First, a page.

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Female breast cancer survivors : perceived stressors and coping strategies during treatment Musgrove, Tamiko Elizabeth

Abstract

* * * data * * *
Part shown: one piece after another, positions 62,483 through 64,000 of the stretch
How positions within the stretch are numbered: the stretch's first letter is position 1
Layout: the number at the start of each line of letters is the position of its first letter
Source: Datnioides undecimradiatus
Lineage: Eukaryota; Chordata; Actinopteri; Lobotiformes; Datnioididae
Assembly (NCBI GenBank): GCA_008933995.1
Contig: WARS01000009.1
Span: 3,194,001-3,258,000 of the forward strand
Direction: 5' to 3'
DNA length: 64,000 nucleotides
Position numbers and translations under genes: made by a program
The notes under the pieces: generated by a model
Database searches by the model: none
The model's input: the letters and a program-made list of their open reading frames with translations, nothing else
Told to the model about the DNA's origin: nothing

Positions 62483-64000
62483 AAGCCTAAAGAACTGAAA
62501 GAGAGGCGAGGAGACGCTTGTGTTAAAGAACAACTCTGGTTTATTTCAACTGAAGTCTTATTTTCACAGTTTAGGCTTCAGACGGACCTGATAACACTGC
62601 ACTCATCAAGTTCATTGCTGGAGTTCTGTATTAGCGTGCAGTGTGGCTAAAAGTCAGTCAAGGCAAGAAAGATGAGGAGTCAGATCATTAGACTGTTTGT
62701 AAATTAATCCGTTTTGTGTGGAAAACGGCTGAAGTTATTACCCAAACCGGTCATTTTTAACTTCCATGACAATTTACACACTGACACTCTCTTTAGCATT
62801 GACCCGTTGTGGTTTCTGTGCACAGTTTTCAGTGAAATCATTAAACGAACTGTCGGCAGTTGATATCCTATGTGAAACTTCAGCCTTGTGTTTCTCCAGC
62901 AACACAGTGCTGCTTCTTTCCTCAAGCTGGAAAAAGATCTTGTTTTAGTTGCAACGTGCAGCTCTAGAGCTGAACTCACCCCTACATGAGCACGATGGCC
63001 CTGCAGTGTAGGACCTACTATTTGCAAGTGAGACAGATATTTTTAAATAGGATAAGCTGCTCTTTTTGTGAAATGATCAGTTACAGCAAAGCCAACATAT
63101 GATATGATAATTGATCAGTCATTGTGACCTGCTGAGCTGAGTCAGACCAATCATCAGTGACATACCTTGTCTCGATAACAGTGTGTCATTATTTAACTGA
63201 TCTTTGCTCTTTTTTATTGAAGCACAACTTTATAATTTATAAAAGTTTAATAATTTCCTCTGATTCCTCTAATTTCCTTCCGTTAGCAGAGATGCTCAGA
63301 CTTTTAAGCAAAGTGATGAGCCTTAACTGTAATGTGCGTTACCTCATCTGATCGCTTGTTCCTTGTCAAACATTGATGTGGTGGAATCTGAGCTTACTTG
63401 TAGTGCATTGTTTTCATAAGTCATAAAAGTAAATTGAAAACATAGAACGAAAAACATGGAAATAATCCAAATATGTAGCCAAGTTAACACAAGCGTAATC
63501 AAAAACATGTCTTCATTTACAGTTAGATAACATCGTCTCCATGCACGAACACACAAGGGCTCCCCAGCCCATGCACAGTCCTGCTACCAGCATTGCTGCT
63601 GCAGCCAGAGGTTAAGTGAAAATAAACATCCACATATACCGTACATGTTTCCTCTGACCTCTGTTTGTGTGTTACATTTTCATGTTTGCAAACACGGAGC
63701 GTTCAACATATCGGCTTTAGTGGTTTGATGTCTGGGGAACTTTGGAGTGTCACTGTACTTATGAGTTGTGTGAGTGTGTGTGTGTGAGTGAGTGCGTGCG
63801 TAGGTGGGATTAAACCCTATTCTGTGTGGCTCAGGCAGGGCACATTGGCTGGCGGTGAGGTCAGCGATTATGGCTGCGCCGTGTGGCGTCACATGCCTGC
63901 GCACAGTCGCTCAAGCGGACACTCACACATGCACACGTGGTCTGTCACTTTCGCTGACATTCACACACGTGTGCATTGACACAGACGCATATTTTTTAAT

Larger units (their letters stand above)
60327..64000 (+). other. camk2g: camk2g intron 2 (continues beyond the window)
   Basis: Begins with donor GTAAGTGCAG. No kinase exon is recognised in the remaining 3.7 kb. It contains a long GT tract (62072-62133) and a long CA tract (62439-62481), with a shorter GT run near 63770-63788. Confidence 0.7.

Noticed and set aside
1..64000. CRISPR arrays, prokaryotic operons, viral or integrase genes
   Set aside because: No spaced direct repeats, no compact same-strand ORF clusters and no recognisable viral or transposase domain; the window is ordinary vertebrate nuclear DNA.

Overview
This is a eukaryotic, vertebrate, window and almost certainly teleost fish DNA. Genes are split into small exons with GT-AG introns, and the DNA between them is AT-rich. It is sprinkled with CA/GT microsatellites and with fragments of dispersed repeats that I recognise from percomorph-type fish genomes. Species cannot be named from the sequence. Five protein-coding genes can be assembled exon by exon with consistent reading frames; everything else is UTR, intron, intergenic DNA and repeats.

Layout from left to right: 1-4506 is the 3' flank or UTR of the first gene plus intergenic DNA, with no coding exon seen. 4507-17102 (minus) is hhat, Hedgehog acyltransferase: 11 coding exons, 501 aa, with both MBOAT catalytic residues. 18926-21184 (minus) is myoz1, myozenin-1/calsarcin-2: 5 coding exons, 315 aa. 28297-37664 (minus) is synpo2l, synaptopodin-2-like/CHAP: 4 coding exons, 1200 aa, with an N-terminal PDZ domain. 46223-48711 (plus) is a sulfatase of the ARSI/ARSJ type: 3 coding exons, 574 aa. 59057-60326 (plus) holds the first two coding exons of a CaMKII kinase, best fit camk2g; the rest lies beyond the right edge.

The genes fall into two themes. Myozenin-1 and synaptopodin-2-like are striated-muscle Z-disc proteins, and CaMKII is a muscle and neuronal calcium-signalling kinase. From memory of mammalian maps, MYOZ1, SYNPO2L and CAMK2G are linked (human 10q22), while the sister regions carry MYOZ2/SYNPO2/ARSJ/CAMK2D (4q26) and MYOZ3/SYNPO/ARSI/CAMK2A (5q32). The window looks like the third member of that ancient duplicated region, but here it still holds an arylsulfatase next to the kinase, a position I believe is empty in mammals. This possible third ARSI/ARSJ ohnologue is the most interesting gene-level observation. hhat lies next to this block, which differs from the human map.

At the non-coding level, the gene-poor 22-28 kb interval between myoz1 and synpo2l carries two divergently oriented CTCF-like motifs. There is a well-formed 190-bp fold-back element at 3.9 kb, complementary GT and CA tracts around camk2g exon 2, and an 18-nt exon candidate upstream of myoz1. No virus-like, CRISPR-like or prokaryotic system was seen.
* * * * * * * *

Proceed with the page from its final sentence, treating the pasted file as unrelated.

Breast cancer is a major health concern for Canadian women. Women diagnosed with breast cancer undergo breast cancer treatment, and must deal with the stressors that treatment presents. The present study drew on Lazarus and Folkman's (1984) transactional model to ensure that the meanings of "stress" and "coping" were based on each woman's appraisals. For the purpose of the study, treatment was defined as at least one breast surgery (i.e., lumpectomy or mastectomy), and at least one form of adjuvant therapy (i.e., chemotherapy, radiation therapy, or hormone therapy). Ten Caucasian women, aged 47 to 74, took place in an audio-taped, semi-structured interview. On average, the interviews were one hour in length. The research question that guided each interview was: "At each stage of breast cancer treatment what was the most salient stressor, and how did the women cope with that stressor?" The interviews were transcribed and analyzed using the constant comparative method (Strauss & Corbin, 1990). Data analysis also included open coding and memo writing. The findings revealed that, for these women, breast cancer treatment presented a number of stressors, and the women responded by mobilizing predominantly active coping strategies. In addition to a lack of concrete links between stressors and coping strategies, a clear progression in the coping strategies of the women throughout treatment was not apparent. However, the themes indicate that the appraisal processes of the women during treatment were complex and dynamic. Seven themes emerged from the analysis that represented the salient stressors and coping strategies during treatment. The themes included: (a) Dimensions of Time, (b) Physical Effects of Treatment, (c) Being Prepared, (d) Emotionality During Treatment, (e) Support from Others, (f) Thoughts to Self, and (g) Doing for Self. What each woman appraised as a stressor depended on her unique interaction with her environment, and the coping strategies she mobilized depended on her view of the world, her coping resources, and her context. An understanding that each woman's appraisal process (i.e., what are stressors) is unique, and that multiple elements contribute to coping is valuable to clinicians working with women undergoing breast cancer treatment.

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